19. Forrest, K.Y., J.M. Zmuda and J.A. Cauley. Correlates of decline in lower extremity performance in older women: A 10-year follow-up study. J Gerontol A Biol Sci Med Sci. 2006;61(11): 1194–200.

    Article  Google Scholar 

  20. W. H. O. Expert Consultation. Appropriate body-mass index for Asian populations and its implications for policy and intervention strategies. Lancet. 2004;363(9403): 157–63.

    Article  Google Scholar 

  21. Leung, Y.Y., S. Ma, M. Noviani, et al. Validation of screening questionnaires for evaluation of knee osteoarthritis prevalence in the general population of Singapore. Int J Rheum Dis. 2018;21(3): 629–638.

    Article  Google Scholar 

  22. Buatois, S., D. Miljkovic, P. Manckoundia, et al. Five times sit to stand test is a predictor of recurrent falls in healthy community-living subjects aged 65 and older. J Am Geriatr Soc. 2008;56(8): 1575–7.

    Article  Google Scholar 

  23. Makizako, H., H. Shimada, T. Doi, et al. Predictive Cutoff Values of the Five-Times Sit-to-Stand Test and the Timed “Up & Go” Test for Disability Incidence in Older People Dwelling in the Community. Phys Ther. 2017;97(4): 417–424.

    PubMed  Google Scholar 

  24. Cesari, M., S.B. Kritchevsky, A.B. Newman, et al. Added value of physical performance measures in predicting adverse health-related events: results from the Health, Aging And Body Composition Study. J Am Geriatr Soc. 2009;57(2): 251–9.

    Article  Google Scholar 

  25. Aoyagi, K., P.D. Ross, M.C. Nevitt, et al. Comparison of performance-based measures among native Japanese, Japanese-Americans in Hawaii and Caucasian women in the United States, ages 65 years and over: a cross-sectional study. BMC Geriatr. 2001;1: 3.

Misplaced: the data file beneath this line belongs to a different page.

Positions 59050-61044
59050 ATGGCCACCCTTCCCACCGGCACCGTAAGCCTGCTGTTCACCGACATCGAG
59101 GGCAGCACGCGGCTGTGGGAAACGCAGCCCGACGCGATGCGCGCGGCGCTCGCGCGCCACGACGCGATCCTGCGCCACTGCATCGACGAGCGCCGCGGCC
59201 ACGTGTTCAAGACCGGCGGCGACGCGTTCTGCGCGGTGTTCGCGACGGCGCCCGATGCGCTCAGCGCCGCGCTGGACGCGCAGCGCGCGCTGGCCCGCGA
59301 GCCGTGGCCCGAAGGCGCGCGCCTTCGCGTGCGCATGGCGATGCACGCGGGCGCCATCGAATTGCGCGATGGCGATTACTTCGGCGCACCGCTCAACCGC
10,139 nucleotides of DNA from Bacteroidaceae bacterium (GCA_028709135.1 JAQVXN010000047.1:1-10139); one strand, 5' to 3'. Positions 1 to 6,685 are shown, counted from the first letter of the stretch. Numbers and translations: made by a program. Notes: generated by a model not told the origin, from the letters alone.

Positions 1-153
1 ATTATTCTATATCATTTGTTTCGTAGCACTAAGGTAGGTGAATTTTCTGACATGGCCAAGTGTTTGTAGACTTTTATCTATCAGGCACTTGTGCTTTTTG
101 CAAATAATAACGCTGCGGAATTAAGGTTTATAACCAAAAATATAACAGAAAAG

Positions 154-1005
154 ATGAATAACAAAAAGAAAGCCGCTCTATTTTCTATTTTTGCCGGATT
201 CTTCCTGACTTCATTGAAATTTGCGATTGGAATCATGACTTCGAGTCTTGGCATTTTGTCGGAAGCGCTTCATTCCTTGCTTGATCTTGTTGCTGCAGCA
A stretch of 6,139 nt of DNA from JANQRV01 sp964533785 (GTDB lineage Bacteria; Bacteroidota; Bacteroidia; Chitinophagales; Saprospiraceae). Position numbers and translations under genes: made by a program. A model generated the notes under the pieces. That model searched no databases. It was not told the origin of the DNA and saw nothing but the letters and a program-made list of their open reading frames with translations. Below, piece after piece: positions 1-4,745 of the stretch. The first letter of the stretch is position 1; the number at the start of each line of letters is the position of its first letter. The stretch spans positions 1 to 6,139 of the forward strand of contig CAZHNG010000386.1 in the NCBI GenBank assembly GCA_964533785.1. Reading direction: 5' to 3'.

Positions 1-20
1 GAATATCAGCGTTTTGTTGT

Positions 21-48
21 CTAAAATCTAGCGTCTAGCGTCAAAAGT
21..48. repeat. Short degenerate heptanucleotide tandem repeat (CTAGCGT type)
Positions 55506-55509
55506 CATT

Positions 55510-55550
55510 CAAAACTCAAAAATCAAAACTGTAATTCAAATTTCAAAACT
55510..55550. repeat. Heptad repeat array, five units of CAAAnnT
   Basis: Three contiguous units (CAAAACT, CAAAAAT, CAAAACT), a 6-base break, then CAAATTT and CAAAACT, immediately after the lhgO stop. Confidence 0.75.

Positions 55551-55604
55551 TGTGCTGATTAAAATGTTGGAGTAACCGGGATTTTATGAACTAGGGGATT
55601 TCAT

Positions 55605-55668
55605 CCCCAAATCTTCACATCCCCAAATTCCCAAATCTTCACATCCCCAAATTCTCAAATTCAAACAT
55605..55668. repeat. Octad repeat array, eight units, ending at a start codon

Article  CAS  Google Scholar 

Download references


We would like to thank all participants who contributed to this study. This study was supported by the Lee Foundation Grant 2013.

Author information

Authors and Affiliations


Corresponding author

Correspondence to Justin Chew.

Ethics declarations

Conflict of interest: The authors have no conflicts of interest to disclose.

Ethical standards: Ethics approval for the study was obtained from by the Domain Specific Review Board of the National Healthcare Group and informed written consent was obtained from the participants.

Electronic supplementary material

Appendix 1

. Receiver Operating Characteristic (ROC) analysis of five-times repeated chair stand (RCS) time with Asian Working Group for Sarcopenia (AWGS)-defined impaired maximum grip strength (GS) as the outcome variable.

Rights and permissions

Reprints and permissions

About this article

Check for updates. Verify currency and authenticity via CrossMark

Cite this article

Chew, J., Yeo, A., Yew, S. et al. Muscle Strength Definitions Matter: Prevalence of Sarcopenia and Predictive Validity for Adverse Outcomes Using the European Working Group on Sarcopenia in Older People 2 (EWGSOP2) Criteria. J Nutr Health Aging 24, 614–618 (2020).

Download citation

  • Received:

  • Accepted:

  • Published:

  • Issue Date:

  • DOI:

Key words